Fundraising Masterclass: Conviction in the Mission
July 17, 2018
Vice President, White Oak Global Advisors
Captain, White Oak Warriors
Your team has raised over $55,000 for D10 competitions in San Francisco and New York City. What’s your secret?
I’m a beneficiary of the firm I work for. White Oak is a private credit fund. We work with a lot of law firms. We work with a lot of accounting firms. We work with a boatload of consulting firms. In addition to our San Francisco headquarters, we have a large New York office and satellite offices sprinkled across the country.
I rely on my colleagues to put me in touch with potential donor firms, and I go to work. It always starts off with a phone conversation. I explain that I’m part of a team that competes in a national athletic competition, that all the money I’m raising goes to pediatric cancer research, and that I can feature the logo of participating firms on a T-shirt that thousands of people will see.
That combination of things usually gets people pretty excited.
I immediately follow that up with an email that includes a seven-to-eight page marketing deck. It describes what The D10 is, who the people on the team are…Now that we’ve got a couple D10s under our belts, we’ve got some stats to talk about, and people are into that.
What’s also crucial is the slide dedicated to how the money gets spent, and how it impacts the patients and treatment and research at the beneficiary institutions.
And then you make the ask. Nowadays, so many of these companies and firms have charitable giving programs and matching programs, and the way I approach D10 fundraising really caters to that. I’m going after BIG checks.
Your t-shirts have become a real calling card for the White Oak Warriors.
The t-shirts are a part of fraternity culture. I was not a collegiate athlete, but I was in a fraternity that had a strong philanthropy focus along with a bunch of other gym rats. We had t-shirts for everything.
It gets attention, and it’s a great way to boost morale. Give fans some swag, you know? You can build a fanbase, you can achieve support for your team when you give people something. If you don’t like t-shirts, you could do hats.
Thanks to my sister-in-law, we have a great team logo that combines White Oak’s logo with the Golden State Warriors’ logo. People at White Oak don't wear t-shirts - we aren’t a tech firm - but when the 2018 shirts come in, we’re planning to do a White Oak Warriors Spirit Day at the office. We do a different color scheme each year to keep things fresh, and it’s become a real thing among our sponsors to see the latest design, and see the placement of their logo. The shirt is an incentive for big donations and a reward for smaller ones. You can bake a nice margin into it. Last year we priced the shirt at a $30 donation.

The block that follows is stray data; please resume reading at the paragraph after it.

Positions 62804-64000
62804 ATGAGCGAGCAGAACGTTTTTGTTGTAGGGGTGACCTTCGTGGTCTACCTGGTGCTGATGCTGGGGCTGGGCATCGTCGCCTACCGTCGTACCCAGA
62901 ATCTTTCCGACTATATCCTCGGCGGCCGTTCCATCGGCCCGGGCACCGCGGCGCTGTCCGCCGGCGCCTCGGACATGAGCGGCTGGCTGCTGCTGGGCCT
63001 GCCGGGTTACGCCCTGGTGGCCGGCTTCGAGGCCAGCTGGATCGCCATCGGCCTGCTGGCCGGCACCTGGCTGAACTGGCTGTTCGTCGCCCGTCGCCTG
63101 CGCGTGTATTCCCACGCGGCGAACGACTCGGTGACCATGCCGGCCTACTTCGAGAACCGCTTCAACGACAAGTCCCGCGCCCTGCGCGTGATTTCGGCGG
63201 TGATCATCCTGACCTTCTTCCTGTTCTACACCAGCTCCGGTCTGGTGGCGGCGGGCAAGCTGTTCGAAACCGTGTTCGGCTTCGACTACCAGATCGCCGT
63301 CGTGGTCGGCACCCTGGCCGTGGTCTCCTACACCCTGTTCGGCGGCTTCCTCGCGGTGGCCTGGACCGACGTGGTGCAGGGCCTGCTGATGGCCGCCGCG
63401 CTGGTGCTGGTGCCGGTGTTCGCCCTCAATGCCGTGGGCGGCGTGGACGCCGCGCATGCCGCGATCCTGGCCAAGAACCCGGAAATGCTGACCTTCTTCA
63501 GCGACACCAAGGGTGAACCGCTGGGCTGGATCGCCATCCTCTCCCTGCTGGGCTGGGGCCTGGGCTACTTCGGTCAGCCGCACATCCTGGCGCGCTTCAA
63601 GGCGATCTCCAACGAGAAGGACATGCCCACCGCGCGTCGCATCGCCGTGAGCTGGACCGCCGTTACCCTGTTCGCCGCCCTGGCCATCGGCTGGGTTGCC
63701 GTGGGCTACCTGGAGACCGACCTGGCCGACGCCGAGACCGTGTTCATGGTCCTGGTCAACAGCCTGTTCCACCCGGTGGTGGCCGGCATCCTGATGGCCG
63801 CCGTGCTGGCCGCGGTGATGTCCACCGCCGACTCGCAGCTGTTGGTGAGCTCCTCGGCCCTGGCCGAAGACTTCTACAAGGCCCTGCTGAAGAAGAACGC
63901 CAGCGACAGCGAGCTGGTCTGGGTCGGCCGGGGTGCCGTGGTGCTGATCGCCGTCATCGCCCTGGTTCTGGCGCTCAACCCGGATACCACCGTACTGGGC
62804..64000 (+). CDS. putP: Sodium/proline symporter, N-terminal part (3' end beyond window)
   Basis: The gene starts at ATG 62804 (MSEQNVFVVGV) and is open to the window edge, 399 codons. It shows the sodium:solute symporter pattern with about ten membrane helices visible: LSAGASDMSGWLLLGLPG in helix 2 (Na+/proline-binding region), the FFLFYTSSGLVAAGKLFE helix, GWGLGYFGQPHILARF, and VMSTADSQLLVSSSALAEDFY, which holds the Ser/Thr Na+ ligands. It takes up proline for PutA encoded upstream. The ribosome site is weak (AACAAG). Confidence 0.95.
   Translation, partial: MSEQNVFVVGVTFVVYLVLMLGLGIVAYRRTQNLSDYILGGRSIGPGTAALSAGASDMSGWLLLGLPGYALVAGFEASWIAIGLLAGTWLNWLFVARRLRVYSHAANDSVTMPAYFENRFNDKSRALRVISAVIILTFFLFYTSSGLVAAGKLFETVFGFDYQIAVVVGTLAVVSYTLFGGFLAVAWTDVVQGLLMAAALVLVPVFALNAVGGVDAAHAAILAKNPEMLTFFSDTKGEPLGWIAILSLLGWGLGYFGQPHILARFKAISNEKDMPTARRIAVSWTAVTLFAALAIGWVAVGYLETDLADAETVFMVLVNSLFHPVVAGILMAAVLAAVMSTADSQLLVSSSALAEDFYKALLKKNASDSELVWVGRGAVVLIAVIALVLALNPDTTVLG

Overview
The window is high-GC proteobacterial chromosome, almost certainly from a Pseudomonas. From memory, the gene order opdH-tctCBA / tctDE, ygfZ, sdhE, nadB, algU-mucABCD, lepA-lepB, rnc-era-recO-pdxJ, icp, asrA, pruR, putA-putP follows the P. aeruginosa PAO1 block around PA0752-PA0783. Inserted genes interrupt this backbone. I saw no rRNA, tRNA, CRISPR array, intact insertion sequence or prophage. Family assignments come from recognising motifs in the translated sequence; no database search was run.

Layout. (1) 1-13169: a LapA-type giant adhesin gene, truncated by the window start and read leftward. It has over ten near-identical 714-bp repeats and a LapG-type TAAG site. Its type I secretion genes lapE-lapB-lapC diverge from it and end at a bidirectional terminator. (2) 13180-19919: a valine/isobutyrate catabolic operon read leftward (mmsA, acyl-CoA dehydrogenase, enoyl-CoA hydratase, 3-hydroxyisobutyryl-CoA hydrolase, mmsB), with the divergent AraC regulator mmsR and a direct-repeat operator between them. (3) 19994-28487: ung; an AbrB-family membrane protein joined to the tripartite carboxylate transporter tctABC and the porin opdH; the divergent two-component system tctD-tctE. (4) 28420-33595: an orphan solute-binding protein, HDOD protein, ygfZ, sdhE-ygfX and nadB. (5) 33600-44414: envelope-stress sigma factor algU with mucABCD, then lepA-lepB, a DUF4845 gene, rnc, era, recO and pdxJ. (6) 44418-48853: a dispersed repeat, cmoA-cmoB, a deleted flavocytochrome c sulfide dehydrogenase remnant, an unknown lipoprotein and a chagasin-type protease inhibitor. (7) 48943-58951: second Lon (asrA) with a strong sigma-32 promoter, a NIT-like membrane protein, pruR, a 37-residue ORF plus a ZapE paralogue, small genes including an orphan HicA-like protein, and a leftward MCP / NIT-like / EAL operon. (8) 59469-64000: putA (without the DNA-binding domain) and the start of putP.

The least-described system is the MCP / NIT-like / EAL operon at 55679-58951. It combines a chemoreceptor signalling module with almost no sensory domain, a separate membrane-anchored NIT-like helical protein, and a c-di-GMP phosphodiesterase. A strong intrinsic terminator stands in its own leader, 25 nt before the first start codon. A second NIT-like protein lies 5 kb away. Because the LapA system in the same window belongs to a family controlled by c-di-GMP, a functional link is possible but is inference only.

You can “product-ize” your team in any number of ways. This year I’m looking into private labelling some Sonoma wine. Participation percentage from our friends and family has been pretty good, but I want a higher ticket.
What would you say to someone who wants to replicate your success, but who doesn’t have professional experience making cold calls?
With cold calling, you can’t be afraid. Saying “no” is the worst thing the person on the other end can say to you, and you can’t be afraid to hear someone tell you “no.”
Here’s the thing. This is a damn good cause, and most people aren’t going to say no to this. Last year, I had a 91% hit rate when I got the deck in front of somebody. Even if someone can’t do the big check, a lot of times they’ll say, “I could throw you a couple hundred.”
My advice to anyone doing The D10 is: You signed up. You have conviction in your training. Now it takes conviction in the mission. Being able to leverage the positions that we hold in business in order to benefit pediatric cancer research is a special opportunity.
Any additional tips?
Timing is always important. The D10 in the Bay Area comes fairly late in the year, and some of these guys on the corporate side have budgets that dry up as you get deeper into the year. Plus, the corporate side of things can take a little longer to get all the necessary authorizations. So you want to start early.
For social media and friends and family communication, I like to wait until training picks up. That way you have regular updates and something to keep talking about.
Stuart Barden has generously allowed The D10 to make his full marketing deck available to any team or individual who registers for The D10 San Francisco Bay Area by Tuesday, July 31.